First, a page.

The data centre advocate

The UK’s data centre industry acquired a new public voice in December 2010 when trade body the Data Centre Alliance appointed former MP and London mayoral candidate Steven Norris as its new president.

Norris is no stranger to the sector – he is chairman of the board of directors at Virtus Data Centres, a company that operates 25,000 square feet of data centre space in Enfield, Essex.

But in his role as president of the DCA, Norris will give the whole industry a much-needed outward voice, he says.

“Technically oriented industries like the data centre sector tend to look inward,” he says. “That means they forget that the outside may take a very different view of them from how they view themselves.”

The burning issue for the sector, he says, is its perception as a polluter. “Those of us in the industry know that data centres are reducing the environmental impact of the data explosion,” he says. “And yet, I see people in the press talking about data centres as if they were the problem rather than the solution.

“Data centres are certainly massive consumers of energy, but they consume that energy much more efficiently than organisations operating their own IT infrastructure,” he says.

As a conservative, Norris is no campaigner for government involvement in industry. However, there are things that Westminster could be doing to promote the interests of the data centre sector, he claims, which would in turn benefit both the economy and the environment.

Measuring output

One issue is planning. Applications to build new data centres are often refused due to the fact that they consume a lot of energy. “Many planning authorities view data centres as an unpopular asset class,” he says.

He believes that there is a role for government in educating these authorities about the environmental benefits of data centres. “There should be an application process for data centres, where the council gives consent provided that they achieve a standard of energy efficiency that is appropriate for data centres.”

Norris adds that the energy performance standards by which data centres are usually judged fail to take output into consideration. “One of the things that concerns me most is that current standards rely on technical drawings and specifications, rather than actually measuring the efficiency of the facilities.”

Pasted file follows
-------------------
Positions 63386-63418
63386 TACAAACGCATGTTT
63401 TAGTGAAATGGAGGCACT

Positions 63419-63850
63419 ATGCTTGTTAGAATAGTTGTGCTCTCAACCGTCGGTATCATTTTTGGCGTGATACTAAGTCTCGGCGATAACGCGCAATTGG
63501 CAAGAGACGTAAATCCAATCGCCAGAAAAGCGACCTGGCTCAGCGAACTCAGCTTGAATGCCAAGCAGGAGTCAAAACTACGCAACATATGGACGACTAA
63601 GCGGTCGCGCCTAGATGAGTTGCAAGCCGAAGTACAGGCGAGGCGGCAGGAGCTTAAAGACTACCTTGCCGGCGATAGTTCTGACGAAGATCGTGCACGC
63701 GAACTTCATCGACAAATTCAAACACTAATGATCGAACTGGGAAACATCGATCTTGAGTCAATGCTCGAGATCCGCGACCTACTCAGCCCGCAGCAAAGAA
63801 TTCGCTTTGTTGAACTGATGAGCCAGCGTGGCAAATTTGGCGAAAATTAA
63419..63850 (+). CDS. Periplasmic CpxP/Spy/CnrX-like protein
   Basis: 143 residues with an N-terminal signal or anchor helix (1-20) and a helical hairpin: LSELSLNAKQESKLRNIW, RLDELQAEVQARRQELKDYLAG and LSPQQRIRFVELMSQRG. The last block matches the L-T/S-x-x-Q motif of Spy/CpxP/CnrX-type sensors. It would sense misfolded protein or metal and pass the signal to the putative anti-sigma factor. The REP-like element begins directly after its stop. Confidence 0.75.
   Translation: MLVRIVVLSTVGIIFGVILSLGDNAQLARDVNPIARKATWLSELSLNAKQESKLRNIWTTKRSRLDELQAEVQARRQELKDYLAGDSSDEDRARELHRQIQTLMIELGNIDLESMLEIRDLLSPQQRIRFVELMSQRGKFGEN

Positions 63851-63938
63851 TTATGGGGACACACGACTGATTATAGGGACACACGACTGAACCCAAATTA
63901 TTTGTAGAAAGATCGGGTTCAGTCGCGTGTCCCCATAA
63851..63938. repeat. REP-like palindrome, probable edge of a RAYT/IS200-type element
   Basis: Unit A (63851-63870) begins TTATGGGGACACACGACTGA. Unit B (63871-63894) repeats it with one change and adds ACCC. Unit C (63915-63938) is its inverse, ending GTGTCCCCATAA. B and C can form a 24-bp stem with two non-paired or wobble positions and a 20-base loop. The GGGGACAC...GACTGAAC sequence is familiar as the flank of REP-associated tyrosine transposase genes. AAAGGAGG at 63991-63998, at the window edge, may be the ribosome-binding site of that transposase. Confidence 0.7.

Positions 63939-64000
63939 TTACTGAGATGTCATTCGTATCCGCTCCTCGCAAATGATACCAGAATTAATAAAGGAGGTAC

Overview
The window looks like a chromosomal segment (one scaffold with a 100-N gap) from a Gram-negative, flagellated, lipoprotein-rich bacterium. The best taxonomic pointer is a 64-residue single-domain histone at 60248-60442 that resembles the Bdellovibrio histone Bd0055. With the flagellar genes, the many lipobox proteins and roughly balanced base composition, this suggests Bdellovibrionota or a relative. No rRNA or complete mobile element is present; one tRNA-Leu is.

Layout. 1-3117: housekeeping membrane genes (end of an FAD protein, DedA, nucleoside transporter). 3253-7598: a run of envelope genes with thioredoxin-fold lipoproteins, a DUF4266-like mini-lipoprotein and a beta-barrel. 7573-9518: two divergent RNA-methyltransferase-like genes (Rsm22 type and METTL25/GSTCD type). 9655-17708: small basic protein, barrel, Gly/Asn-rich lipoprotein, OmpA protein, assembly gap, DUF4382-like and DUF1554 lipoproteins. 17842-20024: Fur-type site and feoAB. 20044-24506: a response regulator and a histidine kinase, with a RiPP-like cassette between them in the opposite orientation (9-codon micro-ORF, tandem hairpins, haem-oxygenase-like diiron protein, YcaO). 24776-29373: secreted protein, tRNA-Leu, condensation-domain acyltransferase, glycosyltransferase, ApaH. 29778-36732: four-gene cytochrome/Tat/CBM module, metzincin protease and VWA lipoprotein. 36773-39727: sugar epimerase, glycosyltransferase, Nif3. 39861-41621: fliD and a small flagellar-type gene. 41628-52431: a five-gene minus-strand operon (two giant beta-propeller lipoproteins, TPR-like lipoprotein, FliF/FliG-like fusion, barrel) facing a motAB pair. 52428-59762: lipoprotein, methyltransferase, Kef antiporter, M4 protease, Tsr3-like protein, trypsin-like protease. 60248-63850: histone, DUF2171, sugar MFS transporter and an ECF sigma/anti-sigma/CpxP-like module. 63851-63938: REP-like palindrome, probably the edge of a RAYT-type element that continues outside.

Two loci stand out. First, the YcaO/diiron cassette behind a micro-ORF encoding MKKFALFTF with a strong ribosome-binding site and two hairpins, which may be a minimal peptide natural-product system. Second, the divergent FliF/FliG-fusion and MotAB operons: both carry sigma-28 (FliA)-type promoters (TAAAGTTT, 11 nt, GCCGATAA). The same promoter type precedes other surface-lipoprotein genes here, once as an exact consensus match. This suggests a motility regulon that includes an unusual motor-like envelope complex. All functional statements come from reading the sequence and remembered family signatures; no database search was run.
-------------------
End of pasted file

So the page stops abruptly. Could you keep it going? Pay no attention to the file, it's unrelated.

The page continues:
One government measure of which Norris is no fan is the CRC Energy Efficiency Scheme’s performance league table. Published in November 2011, the table ranked the UK’s largest organisations according to their carbon emissions and measured their attempts to reduce those emissions. One of UK’s largest data centre operators, Global Switch, ranked joint last in the table.

“The table was a damp squib,” he says. “Whatever was intended by that list, it has become meaningless. In my personal view, it is a classic illustration of how if you give a problem to a civil servant, they’ll come up with a costly, bureaucratic method of measuring the wrong thing. What they should be measuring is output.”

Norris would oppose any rule obliging data centre operators to use renewable energy sources. “It is up to the energy companies to get the right mix of renewable and non-renewable energy,” he says. “The data centre operator’s job is to use that energy efficiently.”

Nevertheless, there is a time and a place for regulatory action – even from Brussels, says Norris. “I’m a massive Eurosceptic, but one of the EU’s greatest achievements has been on regulating automotive emissions,” he says. “They studied the market and the technology, and they told engine manufacturers that they would need to achieve certain emissions targets or they wouldn’t be able to sell their products. This was not legislating the technology, it was legislating the output.

“The EU should be looking at similar rules for server manufacturers,” he says. Manufacturers often recommend that their equipment is used at unnecessarily low temperatures, he says, leading data centre operators to waste energy on needless cooling. Taking on the hardware-makers may well require the collective power of the European Union, Norris remarks.

“It might be against the interests of data centre owners, because part of what we do is to offer more efficient cooling,” he admits. “But there would still be massive efficiencies in using data centres.”

Pete Swabey

Pete Swabey

Pete was Editor of Information Age and head of technology research for Vitesse Media plc from 2005 to 2013, before moving on to be Senior Editor and then Editorial Director at The Economist Intelligence...

Related Topics